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    $\begingroup$ @DhanushKrishna: Then consider the function $f(x)=-\frac{e^x}x$. That has a maximum at $x=1$, but $f(2.5)$ is closer to $f(1)$ than $f(0.25)$ is although $0.25$ is closer to $1$ than $2.5$ is. $\endgroup$ – Rory Daulton Mar 24 '16 at 10:08

Hint: look at $f(x) = x^{1/x}$ and decide if this function is increasing or not. Write it as $x^{1/x} = e^{(\ln x)/x}$ to differentiate it easier.


Consider the function $f(x) = x^{1/x}$. We ask, when is this maximized? So we ask, what is $f'(x)$? To do this, we use logarithmic derivatives.

$$ \log f(x) = \log x^{1/x} = \frac{\log x}{x},$$ so $$ \frac{f'(x)}{f(x)} = \frac{1 - \log x}{x^2},$$ or rather $$ f'(x) = \frac{1 - \log x}{x^2} x^{1/x}.$$ Notice that this is positive when $1 > \log x$ and negative when $1 < \log x$, so the actual max is at $x = e$. This means that the max value of $f(x)$ will be at either $2^{1/2}$ or $3^{1/3}$. We might guess that since $e$ is closer to $3$, that $e^{1/3}$ will be the bigger of the two. Using whatever method of your choosing to evaluate $2^{1/2}$ and $3^{1/3}$, we can confirm that heuristic: $3^{1/3}$ is larger.


Since $1$ is obviously smaller than all the rest, we can skip it.

Check the rest by taking a pair of numbers, comparing them and proceeding with the larger one:

  • Take $2^{1/2}$ and $3^{1/3}$
  • Raise them both to the power of $6$ (the LCM of $2$ and $3$)
  • Since they are both positive, their order will be preserved and you will get:


  • Take $3^{1/3}$ and $4^{1/4}$
  • Raise them both to the power of $12$ (the LCM of $3$ and $4$)
  • Since they are both positive, their order will be preserved and you will get:


  • Take $3^{1/3}$ and $5^{1/5}$
  • Raise them both to the power of $15$ (the LCM of $3$ and $5$)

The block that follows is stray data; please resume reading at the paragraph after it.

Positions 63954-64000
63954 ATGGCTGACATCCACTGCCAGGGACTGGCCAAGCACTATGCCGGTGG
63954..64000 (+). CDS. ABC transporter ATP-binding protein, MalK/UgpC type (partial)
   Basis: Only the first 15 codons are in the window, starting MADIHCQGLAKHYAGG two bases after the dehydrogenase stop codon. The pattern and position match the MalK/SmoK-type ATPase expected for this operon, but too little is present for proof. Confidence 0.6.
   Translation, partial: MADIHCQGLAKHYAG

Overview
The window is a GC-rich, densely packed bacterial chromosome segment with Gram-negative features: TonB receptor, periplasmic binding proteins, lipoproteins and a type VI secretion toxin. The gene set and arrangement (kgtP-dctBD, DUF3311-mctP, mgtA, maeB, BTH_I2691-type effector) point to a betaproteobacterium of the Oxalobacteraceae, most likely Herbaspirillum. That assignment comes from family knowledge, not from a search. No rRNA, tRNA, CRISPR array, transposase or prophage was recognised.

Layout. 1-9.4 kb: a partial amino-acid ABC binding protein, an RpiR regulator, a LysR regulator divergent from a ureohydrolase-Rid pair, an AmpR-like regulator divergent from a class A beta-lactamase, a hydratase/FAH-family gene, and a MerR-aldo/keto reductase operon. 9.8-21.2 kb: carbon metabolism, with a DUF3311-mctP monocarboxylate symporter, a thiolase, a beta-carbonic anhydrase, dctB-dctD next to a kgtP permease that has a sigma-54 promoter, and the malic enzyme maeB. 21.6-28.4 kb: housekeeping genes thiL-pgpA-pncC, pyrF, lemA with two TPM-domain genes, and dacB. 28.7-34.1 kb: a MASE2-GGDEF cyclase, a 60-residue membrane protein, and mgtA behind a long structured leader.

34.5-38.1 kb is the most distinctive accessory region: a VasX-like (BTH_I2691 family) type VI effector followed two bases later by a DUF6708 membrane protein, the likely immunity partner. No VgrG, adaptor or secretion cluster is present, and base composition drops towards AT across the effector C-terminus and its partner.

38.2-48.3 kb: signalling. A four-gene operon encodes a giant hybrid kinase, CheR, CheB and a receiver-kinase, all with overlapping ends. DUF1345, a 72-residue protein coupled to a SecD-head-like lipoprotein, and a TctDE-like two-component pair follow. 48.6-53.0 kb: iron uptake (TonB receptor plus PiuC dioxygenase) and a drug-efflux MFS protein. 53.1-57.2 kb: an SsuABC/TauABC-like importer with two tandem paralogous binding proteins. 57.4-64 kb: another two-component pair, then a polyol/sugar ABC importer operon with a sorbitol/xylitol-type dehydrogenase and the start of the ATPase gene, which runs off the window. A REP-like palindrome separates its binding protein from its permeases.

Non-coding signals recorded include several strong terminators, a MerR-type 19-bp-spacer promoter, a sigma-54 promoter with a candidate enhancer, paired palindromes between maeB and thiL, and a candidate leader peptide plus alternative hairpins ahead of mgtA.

• Since they are both positive, their order will be preserved and you will get:


  • Take $3^{1/3}$ and $6^{1/6}$
  • Raise them both to the power of $6$ (the LCM of $3$ and $6$)
  • Since they are both positive, their order will be preserved and you will get:


  • Take $3^{1/3}$ and $7^{1/7}$
  • Raise them both to the power of $21$ (the LCM of $3$ and $7$)
  • Since they are both positive, their order will be preserved and you will get:


Hence the answer is $3^{1/3}$.


$3^{\frac{1}{3}}$ is the largest.

In general $y=x^{\frac{1}{x}}$ reaches its maximum at $x=e$ **. In this case, technically you can't know whether y is bigger when $x=2$ or $x=3$, but I guess you can always do quick mental math for these to realize $2^3<3^2$ and thus $2^{\frac{1}{2}}<3^{\frac{1}{3}}$.

** Proof:



solve $\frac{dy}{dx}=0$ to get $x=e$. It is also easy to verify that $\frac{dy}{dx}>0$ when $0<x<e$; $\frac{dy}{dx}<0$ when $x>e$.


HINT: This will helps you to solve the problem purely algebraically. $$n^{\dfrac1{n}}\lt(n+1)^{\dfrac1{n+1}}\iff n^{n+1}\lt(n+1)^n\iff n\lt\left(1+\dfrac1{n}\right)^n\color{Red}{\lt 3}.$$

  • $\begingroup$ i dont understand if this holds: $n^{\dfrac1{n}}\lt(n+1)^{\dfrac1{n+1}}$ then the maximum should be the $7^{1/7}$, no? $\endgroup$ – Nikos M. Jun 24 '15 at 5:14
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    $\begingroup$ No!. If $n^{\dfrac1{n}}\lt(n+1)^{\dfrac1{n+1}},$ then $n\lt3.$ $\endgroup$ – Bumblebee Jun 24 '15 at 7:55